By Kellie Patrick Gates
The idea of residents, commuters and tourists peddling around Philadelphia on a herd of communal bicycles pleases members of City Council's Environment, Transportation and Public Utilities committees - and that's an important early step toward bringing a bike share program here.
But they were as skeptical as they were enthusiastic at Wednesday's public hearing. Who would run the program? Who would be liable if there were an accident? Who would pay for it? And in exchange for a program whose costs were borne by an advertising company, would citizens be willing to accept more billboards and other advertisements?
The administration seems to share the mix of enthusiasm and trepidation.
Rina Cutler, deputy mayor for transportation and utilities, said she is supportive of bike sharing in concept. A bike share program would take cars off congested streets and their fumes out of the air, Cutler said. It would lower dependence on foreign oil, and help with the mayor's goal of making Philadelphia the greenest city in the nation.
"However, we need additional information on how it will be structured, how it will operate, and the cost to the city," she said.
Cutler said as of July 1, the city will have a bicycle and pedestrian planner who can help determine what kind of program would be successful in Philadelphia. She also said the city would reach out to its cyclists for input.
Many who came to speak at the hearing - some wearing bicycle lapel pins - pledged their support and willingness to help, including members of BikeShare Philadelphia, an organization formed to bring bike sharing here, State Representative Babette Josephs, the Bicycle Coalition of Greater Philadelphia and the Bicycle Club of Philadelphia.
Bike share has arrived in a growing number of cities across the world and nation. Residents, visitors and commuters can rent or borrow a bicycle to get where they are going - and drop it off near their destination. Pittsburgh has a small, recreational program. And city officials in Washington, D.C., recently announced they were starting a small pilot program that they hope will quickly grow exponentially. Cutler said Philadelphia would be watching that pilot program closely, to see if it works.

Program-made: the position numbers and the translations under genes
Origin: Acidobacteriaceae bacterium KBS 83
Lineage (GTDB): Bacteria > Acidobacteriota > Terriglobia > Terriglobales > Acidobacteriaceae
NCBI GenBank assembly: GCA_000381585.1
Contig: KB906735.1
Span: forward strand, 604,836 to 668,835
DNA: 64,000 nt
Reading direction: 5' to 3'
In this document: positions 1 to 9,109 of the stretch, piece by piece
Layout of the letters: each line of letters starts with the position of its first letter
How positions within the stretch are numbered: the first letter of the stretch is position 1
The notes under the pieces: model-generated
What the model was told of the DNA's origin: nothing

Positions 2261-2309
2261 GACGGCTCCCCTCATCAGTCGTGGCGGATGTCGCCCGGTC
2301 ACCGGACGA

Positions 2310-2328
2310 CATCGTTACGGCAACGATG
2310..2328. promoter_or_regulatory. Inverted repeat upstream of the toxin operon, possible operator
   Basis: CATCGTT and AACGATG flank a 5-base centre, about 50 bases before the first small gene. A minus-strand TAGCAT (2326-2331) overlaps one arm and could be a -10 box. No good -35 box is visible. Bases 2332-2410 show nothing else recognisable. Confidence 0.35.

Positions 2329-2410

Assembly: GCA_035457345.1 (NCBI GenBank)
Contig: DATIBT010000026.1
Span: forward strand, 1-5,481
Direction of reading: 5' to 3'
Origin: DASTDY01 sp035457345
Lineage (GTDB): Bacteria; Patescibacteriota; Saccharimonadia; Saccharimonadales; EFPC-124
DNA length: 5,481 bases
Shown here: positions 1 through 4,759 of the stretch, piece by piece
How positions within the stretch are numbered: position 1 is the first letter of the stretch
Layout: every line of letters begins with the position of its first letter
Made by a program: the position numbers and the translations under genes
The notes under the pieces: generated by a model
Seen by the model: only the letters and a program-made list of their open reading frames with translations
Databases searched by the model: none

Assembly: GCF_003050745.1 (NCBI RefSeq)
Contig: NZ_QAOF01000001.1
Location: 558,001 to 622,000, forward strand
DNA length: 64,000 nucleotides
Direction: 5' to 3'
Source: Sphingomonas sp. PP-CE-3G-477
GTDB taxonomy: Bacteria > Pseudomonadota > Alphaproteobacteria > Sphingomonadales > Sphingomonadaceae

Bike share programs come in several varieties, not all of which are government run. But all require governmental support. BikeShare Philadelphia and Bicycle Coalition member Russell Meddin has estimated that the bikes and infrastructure for a full-scale program in Philadelphia would cost about $10 million, and he knows the city doesn't have it.
But under some models, the city would pay nothing. A non-profit could run it. Or, in the most common approach, a large advertising firm pays for everything, in return for the revenue that results from running ads on bill boards and/or street furniture - things like benches, bus stops and public toilets.
Representatives from three of these companies spoke at Wednesday's meeting. George Kauker, president of Clear Channel Outdoor's Philadelphia division, said his company was the first to run an advertising-based bike share company. It started in Rennes, France, in 1998. And the Washington, D.C. program? That's ClearChannel, too.
Mark Madden, from the Cemusa company, told council members that his company does not use billboards at all, just street furniture. They focus on using recyled materials, and they use solar power to illuminate their bus shelters. They run the program in Miami, and just were awarded a pilot in Rome, Italy.
Martin McDonough from Wall/Decaux brought a modern-looking, heavy street bike with him. It had a handlebar console with all types of electronics, a sleek red rear fender and a wire basket in front. His company runs the program in Lyon, as well as Paris, where every day, 100,000 users ride 20,000 bikes.
Cutler said she believes the city should start with a small pilot program. McDonough cautioned that if a program is too small, only parts of it can be tested. If there aren't enough bicycles around the city, the bikes will not become an effective alternative means of transportation, he said.
Here's more on how the systems work: Anyone could sign up for the bike share program, and they would be issued a swipe card, key fob, or other device that would allow them to pick up a bike at any bike station. (German programs tend to be operated by cell phone - the user sends a text to the bike share, and a text comes back with the closest bike station and a combination for the lock.) After use, users drop the bike at any other bike station in the city.
Patrons could use the bikes for a full day or more. But they usually don't - those who want to use a bike that much tend to rent from a shop or own their own, he said.
Some programs - like Pittsburgh's - are free. But generally there is a small charge. Still, the first 30 to 45 minutes tend to be free, and then the cost is $1 or so per hour after that. The free period encourages many, short trips by multiple users each day, Meddin said.
Most members of the public who came to speak supported bike share enthusiastically. Some shared the same concerns as council members listed.